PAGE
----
• American central planners tackle vaccine scarcity (December 31, 2020): I wonder if something more like a market economy could have done this better. The bureaucrats can send free vaccine doses to hospitals, medical and dental offices, and nursing homes. Whatever is left over goes to whatever clinic or facility bids the highest. The bidding process is necessary to ensure that clinics that have the most streamlined and efficient procedures are the ones who will get the vaccine and also to ensure that clinics won’t let doses get spoiled or expire. … At least to judge by my Facebook feed, there are a lot of suburban white and Asian Americans who feel that the cost of lockdown is negligible. They’re happy to work from home (4,000 to 6,000 square feet), order deliveries, refrain from socializing in person. These folks don’t need a vaccine because if the government recommends that they stay home for the next 5 years they will cheerfully comply. But, on the other hand, there is no central database of the Happily Shutdown. Thus, the market would be the best way to keep these folks from clogging up the vaccine line. They know that they’ll be home for another year or two, so why should they pay $500 for a shot? They’ll wait for the price to come down to $100.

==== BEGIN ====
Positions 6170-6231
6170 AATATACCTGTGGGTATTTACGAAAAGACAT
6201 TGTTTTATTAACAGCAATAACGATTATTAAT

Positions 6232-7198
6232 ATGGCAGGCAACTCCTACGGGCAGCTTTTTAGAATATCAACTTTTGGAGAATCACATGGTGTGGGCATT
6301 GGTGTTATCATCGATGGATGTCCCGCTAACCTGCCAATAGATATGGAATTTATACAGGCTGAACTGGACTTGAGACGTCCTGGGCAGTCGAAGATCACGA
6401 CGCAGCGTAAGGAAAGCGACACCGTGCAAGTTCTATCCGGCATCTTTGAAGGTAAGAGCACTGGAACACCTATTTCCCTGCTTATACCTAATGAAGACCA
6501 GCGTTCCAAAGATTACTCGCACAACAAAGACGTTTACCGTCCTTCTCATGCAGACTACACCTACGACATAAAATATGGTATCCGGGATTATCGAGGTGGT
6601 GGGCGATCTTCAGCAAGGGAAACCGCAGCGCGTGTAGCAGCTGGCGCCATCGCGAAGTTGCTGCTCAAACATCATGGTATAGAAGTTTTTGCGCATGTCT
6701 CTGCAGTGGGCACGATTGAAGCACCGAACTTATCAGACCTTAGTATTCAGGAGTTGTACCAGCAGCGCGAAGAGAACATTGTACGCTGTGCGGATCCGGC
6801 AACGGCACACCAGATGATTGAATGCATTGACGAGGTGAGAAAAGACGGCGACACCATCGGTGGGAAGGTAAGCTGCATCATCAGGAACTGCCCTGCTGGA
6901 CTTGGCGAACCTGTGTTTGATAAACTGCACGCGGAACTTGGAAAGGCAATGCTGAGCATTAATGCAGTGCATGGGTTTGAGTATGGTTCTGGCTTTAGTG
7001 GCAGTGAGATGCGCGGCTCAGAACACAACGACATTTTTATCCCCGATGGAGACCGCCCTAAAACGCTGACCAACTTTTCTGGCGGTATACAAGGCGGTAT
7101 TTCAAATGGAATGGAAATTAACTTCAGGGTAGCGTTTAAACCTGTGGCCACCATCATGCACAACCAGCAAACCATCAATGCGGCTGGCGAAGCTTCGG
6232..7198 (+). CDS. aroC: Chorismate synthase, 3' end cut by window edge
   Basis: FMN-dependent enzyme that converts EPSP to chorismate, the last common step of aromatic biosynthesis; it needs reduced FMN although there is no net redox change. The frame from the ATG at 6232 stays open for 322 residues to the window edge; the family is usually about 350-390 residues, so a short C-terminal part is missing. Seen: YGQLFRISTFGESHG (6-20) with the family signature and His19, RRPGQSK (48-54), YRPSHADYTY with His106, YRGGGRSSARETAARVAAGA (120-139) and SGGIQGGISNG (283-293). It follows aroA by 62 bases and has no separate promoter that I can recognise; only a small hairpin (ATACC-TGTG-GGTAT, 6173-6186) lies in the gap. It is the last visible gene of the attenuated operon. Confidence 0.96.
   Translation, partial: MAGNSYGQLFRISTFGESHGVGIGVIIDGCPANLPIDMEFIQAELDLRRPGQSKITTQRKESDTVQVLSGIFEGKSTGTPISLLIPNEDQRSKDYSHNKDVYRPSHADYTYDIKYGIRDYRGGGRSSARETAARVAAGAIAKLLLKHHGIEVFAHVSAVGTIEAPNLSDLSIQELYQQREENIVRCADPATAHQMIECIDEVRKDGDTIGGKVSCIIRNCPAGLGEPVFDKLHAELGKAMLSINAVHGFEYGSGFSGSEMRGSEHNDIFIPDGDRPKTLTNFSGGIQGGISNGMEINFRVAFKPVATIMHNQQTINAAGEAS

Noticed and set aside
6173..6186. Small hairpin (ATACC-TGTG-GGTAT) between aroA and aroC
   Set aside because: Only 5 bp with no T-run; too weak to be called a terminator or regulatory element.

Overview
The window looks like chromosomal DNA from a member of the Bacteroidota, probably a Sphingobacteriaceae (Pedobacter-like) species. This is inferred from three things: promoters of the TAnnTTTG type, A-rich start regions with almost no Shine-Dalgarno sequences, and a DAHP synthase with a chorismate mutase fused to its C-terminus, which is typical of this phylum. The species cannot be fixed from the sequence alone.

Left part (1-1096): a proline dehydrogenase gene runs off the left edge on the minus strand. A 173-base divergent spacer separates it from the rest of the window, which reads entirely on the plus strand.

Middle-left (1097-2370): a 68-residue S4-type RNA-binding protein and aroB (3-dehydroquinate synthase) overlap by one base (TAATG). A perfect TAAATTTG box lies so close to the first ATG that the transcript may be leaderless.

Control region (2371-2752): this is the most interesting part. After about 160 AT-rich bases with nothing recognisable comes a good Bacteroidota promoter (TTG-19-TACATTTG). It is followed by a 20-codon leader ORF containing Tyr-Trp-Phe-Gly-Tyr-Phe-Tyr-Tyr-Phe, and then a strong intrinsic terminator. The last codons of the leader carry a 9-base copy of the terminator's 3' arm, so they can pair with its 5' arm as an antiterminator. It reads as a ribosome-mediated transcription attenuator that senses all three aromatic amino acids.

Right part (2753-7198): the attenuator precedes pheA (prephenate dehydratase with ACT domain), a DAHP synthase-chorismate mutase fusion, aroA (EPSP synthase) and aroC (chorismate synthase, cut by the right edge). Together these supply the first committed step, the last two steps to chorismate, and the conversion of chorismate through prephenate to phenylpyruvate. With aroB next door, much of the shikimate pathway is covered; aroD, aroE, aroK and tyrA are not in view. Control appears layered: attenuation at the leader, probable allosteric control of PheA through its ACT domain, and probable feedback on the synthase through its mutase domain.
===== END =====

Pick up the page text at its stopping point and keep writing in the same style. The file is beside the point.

• “Nearly 40% of Marines decline COVID-19 vaccine, prompting some Democrats to urge Biden to set mandate for military” (USA Today)

16 thoughts on “Vaccine misallocations only increase Americans’ faith in bigger government?

  1. “we have the scenes that Americans used to deride the Soviets for”

    That’s what happens when over-educated fools keep electing Bolsheviks (or, sorry, Democrats, my bad, though I fail to see any difference). The place where over-educated fools live becomes mini-USSR. Surprise.

  2. According to the London papers, people in former E Germany have been able to recycle old jokes from the GDR era:

    “Are there no vaccinations here?”
    “No, there are no tests here. There are no vaccinations over there.”